Bond traders note that the last seven economic contractions have been preceded by an inverted yield curve, so they're not buying the idea that a downturn is imminent. But if we're not heading into a recession, how much will the economy grow? The Cleveland Fed's projections of the three-month Treasury bill rate to 10-year note yield suggest slow, but positive economic growth -- up 1.14% over the next year.

If that turns out to be right, there won't be a double-dip, but it won't feel much like economic growth. And if that slow growth leads to a moribund job market, it may take more than a year for us to get out of the recession that NBER said started in December 2007 -- and that's still, technically, going on.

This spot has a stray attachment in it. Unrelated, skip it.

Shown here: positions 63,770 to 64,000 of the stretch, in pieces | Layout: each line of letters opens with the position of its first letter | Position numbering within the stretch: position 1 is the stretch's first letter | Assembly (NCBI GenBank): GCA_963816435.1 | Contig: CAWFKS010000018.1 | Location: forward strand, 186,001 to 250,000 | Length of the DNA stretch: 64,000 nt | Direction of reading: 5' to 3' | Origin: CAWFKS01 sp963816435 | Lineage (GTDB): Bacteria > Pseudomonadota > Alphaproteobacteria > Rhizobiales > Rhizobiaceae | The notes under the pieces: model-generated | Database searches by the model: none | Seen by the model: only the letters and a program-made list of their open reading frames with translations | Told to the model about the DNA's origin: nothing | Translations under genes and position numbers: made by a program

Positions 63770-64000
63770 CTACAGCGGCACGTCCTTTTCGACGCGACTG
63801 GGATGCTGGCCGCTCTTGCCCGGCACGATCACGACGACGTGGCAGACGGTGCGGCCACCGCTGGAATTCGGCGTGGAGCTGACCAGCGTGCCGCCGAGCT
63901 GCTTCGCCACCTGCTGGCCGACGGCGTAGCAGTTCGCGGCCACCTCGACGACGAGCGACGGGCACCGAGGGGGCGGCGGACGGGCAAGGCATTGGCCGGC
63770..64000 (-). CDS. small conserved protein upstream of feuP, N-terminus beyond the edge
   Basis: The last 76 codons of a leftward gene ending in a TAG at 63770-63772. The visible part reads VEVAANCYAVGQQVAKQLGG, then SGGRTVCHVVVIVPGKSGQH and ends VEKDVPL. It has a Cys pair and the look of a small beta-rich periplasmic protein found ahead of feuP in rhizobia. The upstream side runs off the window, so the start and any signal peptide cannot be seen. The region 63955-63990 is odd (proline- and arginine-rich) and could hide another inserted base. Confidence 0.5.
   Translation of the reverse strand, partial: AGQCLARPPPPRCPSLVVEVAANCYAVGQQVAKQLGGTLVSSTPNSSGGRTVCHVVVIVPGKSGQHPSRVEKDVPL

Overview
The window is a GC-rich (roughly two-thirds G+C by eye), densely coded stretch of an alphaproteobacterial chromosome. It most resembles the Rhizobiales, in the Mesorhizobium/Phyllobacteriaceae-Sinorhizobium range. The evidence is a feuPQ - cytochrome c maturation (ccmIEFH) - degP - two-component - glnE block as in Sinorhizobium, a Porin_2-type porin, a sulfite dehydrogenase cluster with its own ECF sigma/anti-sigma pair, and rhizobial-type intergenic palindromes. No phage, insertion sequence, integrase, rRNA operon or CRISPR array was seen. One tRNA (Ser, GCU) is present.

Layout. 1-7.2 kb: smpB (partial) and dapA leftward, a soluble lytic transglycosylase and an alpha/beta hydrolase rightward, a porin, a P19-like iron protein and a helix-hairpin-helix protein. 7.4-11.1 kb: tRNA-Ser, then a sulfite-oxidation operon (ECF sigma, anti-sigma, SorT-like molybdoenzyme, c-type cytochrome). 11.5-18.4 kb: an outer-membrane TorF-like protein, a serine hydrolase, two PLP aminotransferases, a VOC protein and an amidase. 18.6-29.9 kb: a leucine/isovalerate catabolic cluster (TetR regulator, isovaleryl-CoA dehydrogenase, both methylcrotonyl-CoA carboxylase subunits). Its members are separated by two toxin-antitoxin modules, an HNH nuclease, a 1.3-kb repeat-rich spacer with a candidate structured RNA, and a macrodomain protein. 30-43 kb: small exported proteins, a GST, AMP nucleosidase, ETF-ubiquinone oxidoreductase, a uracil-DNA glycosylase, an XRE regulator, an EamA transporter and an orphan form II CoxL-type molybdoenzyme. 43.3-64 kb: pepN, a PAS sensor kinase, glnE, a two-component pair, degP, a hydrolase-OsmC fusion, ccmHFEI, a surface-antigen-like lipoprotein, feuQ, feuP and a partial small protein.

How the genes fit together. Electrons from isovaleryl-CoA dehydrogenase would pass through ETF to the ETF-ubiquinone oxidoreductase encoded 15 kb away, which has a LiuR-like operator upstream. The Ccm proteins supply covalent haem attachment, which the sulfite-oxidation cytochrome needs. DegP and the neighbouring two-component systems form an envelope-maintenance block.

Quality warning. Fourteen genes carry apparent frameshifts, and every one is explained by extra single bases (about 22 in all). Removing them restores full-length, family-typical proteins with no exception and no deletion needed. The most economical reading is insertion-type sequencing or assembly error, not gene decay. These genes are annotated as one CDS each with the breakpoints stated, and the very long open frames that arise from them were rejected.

Here's the problem with Cohan's analysis, that of the Cleveland Fed and "bond traders." They are looking at the historical empirical association between the yield curve and the economy, but not understanding the fundamentals behind it. Even though Cohan, above, does a good job of expalining the fundamentals.

In the past, a positive yield curve meant that banks loaned out cheap short-term money at higher rates long-term, just as Cohan/Greider explain. This caused money to enter the economy and fuel a Fed manipulated boom.

This time around the yield curve is positive, but banks are parking the cheap money as excess reserves and not putting it into the system. Thus, the simple correlation that Cohan, the Cleveland Fed and "bond traders" are relying on that a positive yield curve causes a boom in the economy won't work this time because the money available at the short-end is not entering the system.